USA – Williamsburg - Twenty-odd stubs from worn-out slate pencils may not seem that noteworthy in a region so rich with history that significant archaeological discoveries are common. But at the site of the 18th-century Bray School off Prince George and Boundary streets in Williamsburg, they're providing a revealing look at a landmark experiment in black education. Founded in 1760 by William & Mary and an Anglo-American missionary group whose trustees included Benjamin Franklin, the pioneering Bray School is likely to have touched the lives of several hundred young black students over its 14 years, helping give Williamsburg a population of slaves and freemen who were unusually literate. See a video about the Bray School at http://www.dailypress.com
ROYAUME UNI – Wellingham - An upright urn, which may contain a cremation burial, has been excavated from the site at Bridge Farm, Wellingham. The six-week dig at the Roman settlement began last month and smaller discoveries include glass beads, coins, lead weights, a stylus for writing on a wax tablet, a ceramic spindle whorl and a complete lower quern stone. Also brooch and glass vessel fragments, Samian pottery with a maker’s mark and hundreds of pieces of pottery and tile fragments from the Roman period. CAP Deputy Archaeological Director David Millum said it appeared the urn could possibly very late Romano British or even post-Roman as it sat above the main Roman features – and was caught by the bucket of the mechanical digger when clearing away the topsoils. Mr Millum continued: “With regard to the tile-lined pit/basin we would be very interested in any ideas readers might care to suggest, especially anyone who has worked in or studied rooftile manufacturing. “The pit appears not to have been designed to hold liquid but to store or mix dry products with the tiles acting as a barrier from the surrounding soil.”
ITALIE – Gênes - An intact Roman ship from the second century B.C. has been discovered off the coast of Genoa in Italy, archaeologists say. The vessel, which contains hundreds of valuable amphorae -- earthenware vessels traditionally used to transport wine -- was spotted by police divers roughly one mile from the shore of Alassio in 160 feet of water, Italy's ANSA news agency reported Friday. The ship is thought to have travelled on trade routes between Spain and what is now central Italy and was loaded with more than 200 clay amphorae likely to have contained fish, wine, oil and grain.
ITALIE – Rome - Ignazio Marino, the newly-elected mayor has already angered residents and shopkeepers by banning cars around the Colosseum and restricting traffic to buses and taxis. The mayor of Rome has revealed the next phase of a radical plan to transform the city by reuniting two ancient forums and ripping up theVia dei Fori Imperiali, the grand avenue created by Benito Mussolini that divides them.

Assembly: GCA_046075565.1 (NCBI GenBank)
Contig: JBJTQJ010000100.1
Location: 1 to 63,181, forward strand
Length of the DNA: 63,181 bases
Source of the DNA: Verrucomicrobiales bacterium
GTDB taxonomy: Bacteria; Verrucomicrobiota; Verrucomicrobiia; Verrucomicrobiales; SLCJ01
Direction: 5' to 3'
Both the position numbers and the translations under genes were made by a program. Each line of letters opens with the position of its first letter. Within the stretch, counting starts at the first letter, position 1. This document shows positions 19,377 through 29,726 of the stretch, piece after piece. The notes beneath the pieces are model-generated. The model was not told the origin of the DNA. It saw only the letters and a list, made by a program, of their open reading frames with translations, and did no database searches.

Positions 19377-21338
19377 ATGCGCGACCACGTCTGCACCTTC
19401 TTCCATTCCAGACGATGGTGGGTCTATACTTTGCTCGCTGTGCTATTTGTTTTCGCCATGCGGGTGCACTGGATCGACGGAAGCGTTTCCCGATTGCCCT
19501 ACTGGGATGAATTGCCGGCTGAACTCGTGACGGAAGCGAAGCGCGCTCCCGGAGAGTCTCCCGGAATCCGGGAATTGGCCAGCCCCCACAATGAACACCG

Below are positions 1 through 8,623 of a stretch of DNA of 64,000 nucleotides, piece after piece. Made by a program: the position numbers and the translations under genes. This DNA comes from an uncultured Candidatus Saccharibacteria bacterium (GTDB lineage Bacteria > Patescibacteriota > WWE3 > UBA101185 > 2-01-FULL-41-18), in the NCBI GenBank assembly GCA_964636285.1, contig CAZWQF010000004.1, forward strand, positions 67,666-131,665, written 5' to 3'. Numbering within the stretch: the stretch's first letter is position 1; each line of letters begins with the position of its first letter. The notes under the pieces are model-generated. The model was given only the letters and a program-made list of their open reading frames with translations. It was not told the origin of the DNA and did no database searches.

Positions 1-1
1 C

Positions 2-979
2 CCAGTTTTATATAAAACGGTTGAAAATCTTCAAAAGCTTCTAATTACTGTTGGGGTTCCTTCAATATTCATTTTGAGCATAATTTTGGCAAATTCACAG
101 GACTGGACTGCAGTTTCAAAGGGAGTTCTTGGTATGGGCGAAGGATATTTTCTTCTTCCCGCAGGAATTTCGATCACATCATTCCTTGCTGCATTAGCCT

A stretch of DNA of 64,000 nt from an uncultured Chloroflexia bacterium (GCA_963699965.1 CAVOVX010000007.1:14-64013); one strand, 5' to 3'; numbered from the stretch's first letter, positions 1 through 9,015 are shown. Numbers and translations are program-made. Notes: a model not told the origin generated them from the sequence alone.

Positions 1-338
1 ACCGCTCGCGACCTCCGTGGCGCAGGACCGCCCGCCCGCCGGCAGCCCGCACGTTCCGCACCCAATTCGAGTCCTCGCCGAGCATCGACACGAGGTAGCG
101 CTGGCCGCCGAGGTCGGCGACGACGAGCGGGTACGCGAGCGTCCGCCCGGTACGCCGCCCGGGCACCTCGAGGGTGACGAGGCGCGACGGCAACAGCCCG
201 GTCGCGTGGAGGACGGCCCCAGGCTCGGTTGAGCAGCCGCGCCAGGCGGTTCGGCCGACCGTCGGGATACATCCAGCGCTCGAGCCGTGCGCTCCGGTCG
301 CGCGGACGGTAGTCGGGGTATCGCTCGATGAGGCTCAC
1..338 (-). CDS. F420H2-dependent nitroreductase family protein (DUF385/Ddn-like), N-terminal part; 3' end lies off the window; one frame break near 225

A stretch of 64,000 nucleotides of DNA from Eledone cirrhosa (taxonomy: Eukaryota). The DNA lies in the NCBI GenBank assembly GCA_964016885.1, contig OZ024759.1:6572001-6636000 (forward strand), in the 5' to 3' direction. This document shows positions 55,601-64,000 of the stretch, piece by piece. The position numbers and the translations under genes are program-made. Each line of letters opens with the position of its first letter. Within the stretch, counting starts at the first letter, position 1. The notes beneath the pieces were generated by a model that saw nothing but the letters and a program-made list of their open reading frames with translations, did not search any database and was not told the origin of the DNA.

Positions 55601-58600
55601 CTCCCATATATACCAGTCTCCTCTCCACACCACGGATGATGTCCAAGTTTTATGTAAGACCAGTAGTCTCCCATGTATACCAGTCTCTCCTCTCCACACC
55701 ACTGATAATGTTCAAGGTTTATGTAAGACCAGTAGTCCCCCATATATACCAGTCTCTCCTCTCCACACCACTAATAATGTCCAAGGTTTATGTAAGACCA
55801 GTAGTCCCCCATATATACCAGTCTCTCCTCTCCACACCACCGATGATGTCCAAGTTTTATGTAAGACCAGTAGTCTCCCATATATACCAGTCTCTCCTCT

INDE – Vikramkhol - At a time when Odia is likely to receive the classical status, the cave inscriptions, believed to be one of the first written scripts in the state, at Vikramkhol lie in utter neglect. Linguists of the state had included the inscriptions as one of the evidences of the genesis of Odia language in a report that was considered by the Sahitya Akademi to grant the classical tag to Odia. The heritage site that dates between 3,000 BC to 4,000 BC (Mesolithic period) in Jharsuguda is facing the threat of fading forever due to authorities’ negligence. The rock shelter of Vikramkhol, located 12km from Belpahar, lies in the reserve forest of the Belpahar range. The state’s first rock art site, excavated by K.P. Jayaswal in 1933, has a wide range of engravings and paintings of the prehistoric times. Details about the Vikramkhol rock art were published in archaeological journal Indian Antiquary in 1935. Since then, rock art researchers from across the country have been thronging the area. “On studying the engravings, we find out symbols similar to the Brahmi script. This is a major evidence of Odisha’s early civilization and scripts,” said history professor of Sambalpur University P.K. Behera. Though the Archaeological Survey of India (ASI) has preserved the site, nature and negligence are taking a toll on the inscriptions. “Seepage of rain water into the cave has affected the inscriptions as the rock surface is slowly corroding. The inscriptions have, therefore, begun to fade. Earlier, those were clearer. Now, shapes of the engraved letters are slowly getting deformed and the paintings are losing sheen,” said local resident Deepak Panda. The Vikramkhol rock shelter is 37-metre long and 8-metre high. Though geometric figures, characters and running horizontal lines confuse the interpreter, yet local researchers believe that the script runs from right to left such as Arabic. However, vandals have defaced the art by soiling it over the past decade.